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Sun., Oct. 4
Serving the communities of Massena and Potsdam, New York
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Hidy upset with town’s cuts to Massena Chamber of Commerce


MASSENA - Mayor James F. Hidy expressed disappointment with town officials for significantly reducing its funding for the Greater Massena Chamber of Commerce.

In its 2013 budget, the town reduced its chamber contribution from $10,000 to $8,100. However, the town previously provided additional funding for the chamber with the gaming compact money it received from the St. Regis Mohawk Tribal Council. In 2011, the town provided approximately $22,000 toward the chamber, and when the town stopped receiving the gaming compact money in 2012, its contribution to the chamber dropped to $10,000.

Meanwhile, the village has contributed approximately $18,000 per year to the chamber over the last two years, according to Village Clerk Patti Dumas.

Mr. Hidy sees the chamber of commerce as a vital economic engine for both the town and village and believes the town should make a contribution that’s equal to the village.

“The chamber is an entity that promotes events and functions that help bring revenue into our area,” Mr. Hidy said. “I think both the village and town boards should view it as essential to the municipality that we continue to fund the chamber in a responsible manner. I think we have a responsibility to keep funding it 50-50 (between the town and village).”

Town Councilman John F. Macaulay blasted the mayor, saying Mr. Hidy was too misinformed on the subject to hold such a position and that by doing so he was causing unnecessary friction in the local government offices.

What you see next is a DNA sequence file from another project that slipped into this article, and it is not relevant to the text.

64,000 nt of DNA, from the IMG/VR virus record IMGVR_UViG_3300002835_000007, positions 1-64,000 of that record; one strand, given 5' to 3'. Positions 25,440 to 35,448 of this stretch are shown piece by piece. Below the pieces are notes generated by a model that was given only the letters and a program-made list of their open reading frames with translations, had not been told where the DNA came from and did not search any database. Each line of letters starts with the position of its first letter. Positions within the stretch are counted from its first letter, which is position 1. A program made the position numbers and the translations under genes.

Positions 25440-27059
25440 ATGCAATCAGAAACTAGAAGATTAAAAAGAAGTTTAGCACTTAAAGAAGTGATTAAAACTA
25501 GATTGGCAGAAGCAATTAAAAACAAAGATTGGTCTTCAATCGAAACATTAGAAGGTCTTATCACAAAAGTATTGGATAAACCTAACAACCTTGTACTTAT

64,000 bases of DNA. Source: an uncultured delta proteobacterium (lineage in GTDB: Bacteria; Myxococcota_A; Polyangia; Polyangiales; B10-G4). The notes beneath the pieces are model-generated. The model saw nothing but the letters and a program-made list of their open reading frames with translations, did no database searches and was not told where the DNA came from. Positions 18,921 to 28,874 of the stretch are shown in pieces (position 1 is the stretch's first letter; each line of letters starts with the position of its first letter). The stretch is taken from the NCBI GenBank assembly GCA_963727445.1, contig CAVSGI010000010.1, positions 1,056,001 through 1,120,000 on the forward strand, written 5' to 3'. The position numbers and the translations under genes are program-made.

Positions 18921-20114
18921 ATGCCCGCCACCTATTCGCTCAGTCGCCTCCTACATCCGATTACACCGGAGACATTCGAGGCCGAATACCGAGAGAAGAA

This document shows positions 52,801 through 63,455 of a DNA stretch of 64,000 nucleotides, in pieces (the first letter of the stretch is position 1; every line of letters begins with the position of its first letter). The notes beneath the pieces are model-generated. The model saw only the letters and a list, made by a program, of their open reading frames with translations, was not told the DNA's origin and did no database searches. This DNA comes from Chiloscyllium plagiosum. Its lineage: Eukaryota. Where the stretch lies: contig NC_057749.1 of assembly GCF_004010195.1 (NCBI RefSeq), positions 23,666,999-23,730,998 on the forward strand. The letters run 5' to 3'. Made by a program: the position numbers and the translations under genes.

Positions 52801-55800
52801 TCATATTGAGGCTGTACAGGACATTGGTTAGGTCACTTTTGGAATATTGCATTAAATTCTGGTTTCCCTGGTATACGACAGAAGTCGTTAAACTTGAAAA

“If (Mr. Hidy is) complaining then he doesn’t know the facts,” Mr. Macaulay said. “He’s got a lot of ways to piss people off, and he’s doing it again.”

The town has a statute in place that limits its contributions to the chamber at $10,000, according to Mr. Macaulay and Supervisor Joseph D. Gray. Several years ago town officials held a referendum to raise the limit for its contribution, but town voters chose to keep the $10,000 cap in place.

“We’re limited to $10,000 (in contributions to the chamber) by law. When we were receiving gaming compact money, we were able to go above and beyond our yearly contributions,” Mr. Macaulay said.

In regards to $1,900 cut to the chamber’s budget, Mr. Macaulay said the board made cuts to every area it could in an effort to avoid higher property tax increases or exhausting its fund reserves.

“We cut the chamber to $8,000 because everyone took cuts this year. We did what we had to,” Mr. Macaulay said.

Chamber President Susan E. Stiles declined to comment on the budget cuts, saying she did not want to make a statement without first consulting the chamber’s board of directors.

Mr. Gray also challenged Mr. Hidy’s belief that the town should provide the same level of funding for the chamber as the village, noting the town has a much smaller population and generates much less revenue than the village. Mr. Gray also pointed out that redistribution of the county’s sales tax caused the village to receive an additional $500,000 in sales tax that had previously gone to the town.

“With that redistribution of wealth perhaps comes the redistribution of responsibility,” Mr. Gray said.

Last week. town officials suggested the town’s reduction in funding for the code enforcement office prompted Mr. Hidy to end that service outside the village, following the retirement of Code Enforcement Officer Gregory Fregoe and the allocation of his duties to Massena firefighters trained in code enforcement. Mr. Gray is concerned that with these actions Mr. Hidy has shown apathy for town residents who live outside the village.

“It’s easy to only look out for your constituents, (and) it’s easy to disregard people who don’t vote for you. But you should look out for people in your own community,” Mr. Gray said. “It’s this us versus them thing all the time, and it’s unfortunate.”

Mr. Gray believes this disagreement is a result of too little communication between the village and town boards of Massena. “They make their decisions and we make ours, without talking with each other, and the community suffers,” he said. “There needs to be one government for this community.”

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